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- GDP (PPP):
- $194.2 billion
- -1.4% growth
- -1.0% 5-year compound annual growth
- $35,617 per capita
- Inflation (CPI):
- FDI Inflow:
Finland’s economic freedom score is 73.4, making its economy the 19th freest in the 2015 Index. Its score is unchanged from last year, with improvements in labor freedom, fiscal freedom, monetary freedom, and trade freedom counterbalanced by declines in the management of government spending, freedom from corruption, and business freedom. Finland is ranked 9th out of 43 countries in the Europe region, and its overall score is well above the world average.
Finland, a top performer in economic freedom in both Europe and the world, remains a dynamic and flexible economy. However, over the past five years, its strong growth in economic freedom has ended, with declines in business freedom, monetary freedom, and control of government spending offsetting significant improvements in labor freedom. Economic growth has also stagnated.
A European leader in information and communications technology, Finland has developed a strong domestic market with openness, efficiency, and flexibility at its core. The rule of law is buttressed by strong property rights, and the perceived level of corruption is one of the world’s lowest. As with other Nordic countries, government spending is high relative to the domestic economy, but the government remains committed to meeting deficit targets.
With about one-fourth of its land mass above the Arctic Circle, Finland is sparsely populated. Prime Minister Jyrki Katainen of the center-right National Coalition Party stepped down in 2014. His successor, Alexander Stubb, formed a five-party government coalition in June. Finland joined the European Union in 1995 and adopted the euro as its currency in 1999. It also became a member of NATO’s Partnership for Peace in 1994 and sits on the Euro–Atlantic Council. Public debate on pursuing full NATO membership has renewed in response to recent Russian aggression against Ukraine. Although growth remains sluggish, Finland’s economy is modern and competitive, with a focus on international trade and vibrant information and communications-technology sectors.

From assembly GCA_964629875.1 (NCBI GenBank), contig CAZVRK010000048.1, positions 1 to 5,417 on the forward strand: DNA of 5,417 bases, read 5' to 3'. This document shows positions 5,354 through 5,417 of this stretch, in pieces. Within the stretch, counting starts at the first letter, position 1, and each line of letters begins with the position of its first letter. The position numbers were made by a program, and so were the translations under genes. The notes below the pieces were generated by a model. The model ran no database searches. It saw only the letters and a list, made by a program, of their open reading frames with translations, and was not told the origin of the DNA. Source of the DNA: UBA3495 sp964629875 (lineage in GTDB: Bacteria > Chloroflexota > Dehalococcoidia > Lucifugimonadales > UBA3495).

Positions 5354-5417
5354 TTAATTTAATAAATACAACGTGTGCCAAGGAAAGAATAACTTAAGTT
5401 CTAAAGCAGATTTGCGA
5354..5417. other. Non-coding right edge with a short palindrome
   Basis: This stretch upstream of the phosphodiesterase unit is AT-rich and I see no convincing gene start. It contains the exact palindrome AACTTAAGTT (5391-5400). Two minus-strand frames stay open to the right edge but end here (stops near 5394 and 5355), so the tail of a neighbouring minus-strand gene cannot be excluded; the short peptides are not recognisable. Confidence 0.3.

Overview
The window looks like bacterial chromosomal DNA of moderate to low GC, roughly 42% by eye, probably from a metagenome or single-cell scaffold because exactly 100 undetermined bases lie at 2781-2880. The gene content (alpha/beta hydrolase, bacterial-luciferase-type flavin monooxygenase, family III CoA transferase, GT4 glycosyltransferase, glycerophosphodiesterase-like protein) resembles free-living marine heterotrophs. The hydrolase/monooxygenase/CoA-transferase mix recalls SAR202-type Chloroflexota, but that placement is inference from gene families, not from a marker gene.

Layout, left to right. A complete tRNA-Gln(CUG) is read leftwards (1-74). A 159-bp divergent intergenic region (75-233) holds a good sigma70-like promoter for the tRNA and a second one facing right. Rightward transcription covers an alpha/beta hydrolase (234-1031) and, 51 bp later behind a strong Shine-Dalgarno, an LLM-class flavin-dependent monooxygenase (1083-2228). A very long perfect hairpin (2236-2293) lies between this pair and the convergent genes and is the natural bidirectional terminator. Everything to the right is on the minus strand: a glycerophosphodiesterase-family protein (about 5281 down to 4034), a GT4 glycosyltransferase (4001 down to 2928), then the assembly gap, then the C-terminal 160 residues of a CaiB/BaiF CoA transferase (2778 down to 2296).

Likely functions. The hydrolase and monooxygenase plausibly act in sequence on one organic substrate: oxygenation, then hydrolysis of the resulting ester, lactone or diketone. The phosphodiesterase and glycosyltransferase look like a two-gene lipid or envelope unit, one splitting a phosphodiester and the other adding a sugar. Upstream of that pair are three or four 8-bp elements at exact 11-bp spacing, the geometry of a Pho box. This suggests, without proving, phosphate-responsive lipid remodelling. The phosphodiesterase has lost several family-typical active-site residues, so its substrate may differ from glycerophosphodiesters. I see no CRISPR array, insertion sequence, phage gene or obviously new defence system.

Corruption is not a significant problem in Finland, which was ranked second out of 177 countries surveyed in Transparency International’s 2013 Corruption Perceptions Index. Secured interests in movable and real property are recognized and enforced. Contractual agreements are strictly honored. The quality of the judiciary is generally high. Finland adheres to many international agreements that aim to protect intellectual property.
Finland’s top individual income tax rate is 31.8 percent, and its top corporate tax rate has been reduced from 24.5 percent to 20 percent. Other taxes include a 28 percent flat tax on capital income and a value-added tax. The total tax burden equals 44.1 percent of domestic income, and government spending is equivalent to 56.7 percent of domestic output. Public debt equals 57 percent of GDP.
The overall regulatory framework is transparent and competitive. Launching a business is subject to minimum capital requirements but takes only three procedures. Bankruptcy procedures are modern and efficient. Labor regulations are relatively rigid, and the non-salary cost of employing a worker is high. Monetary stability has been well maintained, but the government subsidizes numerous biogas, wind, and solar energy projects.
EU members have a 1.0 percent average tariff rate. Although some non-tariff barriers exist, the EU is relatively open to external trade. The Finnish government generally treats foreign and domestic investors equally. The financial sector, market-driven and competitive, offers a wide range of financing options. Supervision of banking is prudent, and regulations are largely consistent with international norms. Credit is allocated on market terms.